ed locations as trailer parks, highway
  rest areas, hospitals and prisons.
  Some of the most common types of                                                                             Air Off
  package plants use biological aera-                 100
  tion processes: extended aeration,                   to       15
  sequencing batch reactors and oxida-                 35
  tion ditches.
  Extended aeration
  The extended aeration process holds
  wastewater in an aeration tank for 18
  hours or more and the organic wastes                                                                         Air Off
  are removed under aerobic condi-                     35
  tions. Air may be supplied by                        to       5
  mechanical or diffused aeration.                     25
  Mixing is by aeration or mechanical
  means.

                                                            Typical sequencing batch reactor
                                                            operation for one cycle
                                                Figure 2
  4
PIPELINE – Spring 2003; Vol.14, No. 2                                      National Small Flows Clearinghouse (800) 624-8301 or (304) 293-4191
                                                     Activated Sludge


    chamber, where it is mixed, and oxy-     able components, and then dis-                 cost effective if treatment beyond
    gen is added. The solids settle out      charged.                                       biological treatment, such as filtra-
    and are returned to the aeration                                                        tion, is required. SBRs also offer a
                                             SBR systems consist of five common
    chamber to mix with incoming                                                            potential capital cost savings by
                                             steps carried out in sequence: (1) fill,
    wastewater. The clarified wastewater                                                    eliminating the need for clarifiers.
                                             (2) react (aeration), (3) settle (sedi-
    flows to a collection channel before
                                             mentation/clarification), (4) draw             SBRs require a sophisticated level of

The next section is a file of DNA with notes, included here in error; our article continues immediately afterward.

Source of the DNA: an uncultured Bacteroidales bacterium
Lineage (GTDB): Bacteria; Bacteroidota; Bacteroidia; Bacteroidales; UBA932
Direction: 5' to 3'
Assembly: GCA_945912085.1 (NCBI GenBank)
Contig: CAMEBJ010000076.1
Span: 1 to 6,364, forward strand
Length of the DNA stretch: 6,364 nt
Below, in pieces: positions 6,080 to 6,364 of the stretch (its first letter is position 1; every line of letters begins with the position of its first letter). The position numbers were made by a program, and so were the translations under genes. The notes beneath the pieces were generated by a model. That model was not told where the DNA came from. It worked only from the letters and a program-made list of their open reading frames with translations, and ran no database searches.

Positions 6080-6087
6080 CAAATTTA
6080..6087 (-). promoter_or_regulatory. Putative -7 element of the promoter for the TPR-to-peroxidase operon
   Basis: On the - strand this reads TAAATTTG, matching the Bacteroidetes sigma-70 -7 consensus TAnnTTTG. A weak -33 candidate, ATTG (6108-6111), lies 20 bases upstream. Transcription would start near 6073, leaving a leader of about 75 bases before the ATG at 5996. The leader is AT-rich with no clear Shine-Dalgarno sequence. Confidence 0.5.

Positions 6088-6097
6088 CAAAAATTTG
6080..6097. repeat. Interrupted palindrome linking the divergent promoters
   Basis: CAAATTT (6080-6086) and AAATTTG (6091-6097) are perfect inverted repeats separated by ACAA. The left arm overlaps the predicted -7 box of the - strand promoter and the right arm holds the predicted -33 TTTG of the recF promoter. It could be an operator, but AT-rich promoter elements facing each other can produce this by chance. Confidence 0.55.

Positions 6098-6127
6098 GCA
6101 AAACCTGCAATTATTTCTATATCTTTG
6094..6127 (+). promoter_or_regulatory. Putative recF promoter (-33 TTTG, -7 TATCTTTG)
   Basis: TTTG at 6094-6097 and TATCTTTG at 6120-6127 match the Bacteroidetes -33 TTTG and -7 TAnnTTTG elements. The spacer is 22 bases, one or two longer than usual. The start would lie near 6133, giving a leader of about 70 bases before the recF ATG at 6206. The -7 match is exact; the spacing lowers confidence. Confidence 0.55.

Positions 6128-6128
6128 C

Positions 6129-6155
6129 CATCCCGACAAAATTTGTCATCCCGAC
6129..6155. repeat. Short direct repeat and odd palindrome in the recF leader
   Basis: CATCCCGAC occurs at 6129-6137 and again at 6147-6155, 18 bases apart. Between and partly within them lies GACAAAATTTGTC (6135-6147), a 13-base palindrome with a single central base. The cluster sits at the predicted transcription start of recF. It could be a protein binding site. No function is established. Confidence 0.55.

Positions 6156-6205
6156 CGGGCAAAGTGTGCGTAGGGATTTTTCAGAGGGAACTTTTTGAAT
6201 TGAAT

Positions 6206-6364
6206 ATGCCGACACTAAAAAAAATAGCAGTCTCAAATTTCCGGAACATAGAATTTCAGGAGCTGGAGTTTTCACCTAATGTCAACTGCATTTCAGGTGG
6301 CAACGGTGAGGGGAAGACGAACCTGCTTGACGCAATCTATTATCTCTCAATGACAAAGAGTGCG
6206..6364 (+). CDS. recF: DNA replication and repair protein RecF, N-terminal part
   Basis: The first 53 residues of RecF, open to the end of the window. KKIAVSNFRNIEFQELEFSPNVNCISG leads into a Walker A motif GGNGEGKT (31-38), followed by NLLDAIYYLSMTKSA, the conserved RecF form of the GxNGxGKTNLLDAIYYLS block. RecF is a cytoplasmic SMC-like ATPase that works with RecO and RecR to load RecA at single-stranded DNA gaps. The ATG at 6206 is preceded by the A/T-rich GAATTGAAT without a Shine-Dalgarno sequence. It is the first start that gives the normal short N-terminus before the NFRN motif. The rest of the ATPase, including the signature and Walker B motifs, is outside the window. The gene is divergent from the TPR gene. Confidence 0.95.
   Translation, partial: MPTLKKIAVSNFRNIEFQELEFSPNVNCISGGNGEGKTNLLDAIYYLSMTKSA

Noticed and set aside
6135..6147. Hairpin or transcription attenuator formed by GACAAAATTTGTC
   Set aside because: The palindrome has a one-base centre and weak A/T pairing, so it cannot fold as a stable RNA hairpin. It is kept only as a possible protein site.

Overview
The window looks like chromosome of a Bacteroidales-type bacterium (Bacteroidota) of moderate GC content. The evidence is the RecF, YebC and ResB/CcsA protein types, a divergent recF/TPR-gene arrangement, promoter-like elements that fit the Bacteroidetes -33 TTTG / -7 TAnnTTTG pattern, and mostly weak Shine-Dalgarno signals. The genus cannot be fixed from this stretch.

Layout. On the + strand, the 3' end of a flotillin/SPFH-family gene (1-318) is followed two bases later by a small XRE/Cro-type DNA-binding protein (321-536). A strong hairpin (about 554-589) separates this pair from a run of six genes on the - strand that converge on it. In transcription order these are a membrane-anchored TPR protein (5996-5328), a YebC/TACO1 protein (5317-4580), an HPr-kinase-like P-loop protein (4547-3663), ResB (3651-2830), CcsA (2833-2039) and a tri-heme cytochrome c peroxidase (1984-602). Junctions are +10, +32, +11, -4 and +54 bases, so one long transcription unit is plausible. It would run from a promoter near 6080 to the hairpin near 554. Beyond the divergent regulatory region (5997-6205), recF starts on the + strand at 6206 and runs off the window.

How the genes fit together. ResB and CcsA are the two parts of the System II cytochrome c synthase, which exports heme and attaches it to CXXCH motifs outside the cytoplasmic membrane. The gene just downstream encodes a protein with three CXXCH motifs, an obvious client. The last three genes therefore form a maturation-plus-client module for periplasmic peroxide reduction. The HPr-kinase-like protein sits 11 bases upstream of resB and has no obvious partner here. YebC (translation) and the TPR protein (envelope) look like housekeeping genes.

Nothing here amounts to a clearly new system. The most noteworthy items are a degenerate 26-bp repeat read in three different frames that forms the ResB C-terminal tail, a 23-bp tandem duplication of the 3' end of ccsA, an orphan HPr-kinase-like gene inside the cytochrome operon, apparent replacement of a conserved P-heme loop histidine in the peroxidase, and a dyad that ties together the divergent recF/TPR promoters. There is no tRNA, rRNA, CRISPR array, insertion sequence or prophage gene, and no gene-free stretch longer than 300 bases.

being diverted to the disinfection
                                             (the effluent is decanted), and (5)            maintenance due to the timing units
    system.
                                             idle. Sludge wasting usually occurs            and controls. Depending upon the
    This is the process many package         during the settling phase. The SBR             downstream processes, it may be
    plants that schools, housing develop-    acts as an equalization basin when             necessary to equalize effluent after
    ments, and small communities use.        filling with wastewater, enabling the          leaving the SBR.
    Due to the light food to microorgan-     system to tolerate peak flows or
    ism loading, extended aeration plants    loads.                                         Oxidation ditches
    are considered one of the most stable                                                   The oxidation ditch is an extremely
                                             After passing through a screen to              effective variation of the activated
    wastewater treatment processes.
                                             remove grit, the effluent enters a par-        sludge process, consisting of a ring
    The extended aeration process can        tially filled reactor. Once the reactor        or oval shaped channel equipped
    accept periodic (intermittent) load-     is full, it performs like a convention-        with mechanical aeration devices,
    ings without upsetting the system.       al activated sludge system without a           such as brush rotors or disc aerators.
    Extended aeration does not produce       continuous influent or effluent flow.          See Figure 3 below.
    as much waste sludge as other            Aeration and mixing are discontin-
    processes; however, wasting still is     ued after the biological reactions are         Oxidation ditches typically operate in
    necessary to maintain proper control     complete, the solids are allowed to            an extended aeration mode with long
    of the process.                          settle, and the treated effluent (super-       solids retention times (SRTs). Solids
                                             natant) is removed. Excess solids are          are maintained in suspension as the
    Sequencing batch reactors                removed at any time during the                 mixed liquor circulates around the
    The sequencing batch reactor (SBR)       cycle. See Figure 2 on previous page.          ditch.
    is considered a fill-and-draw activat-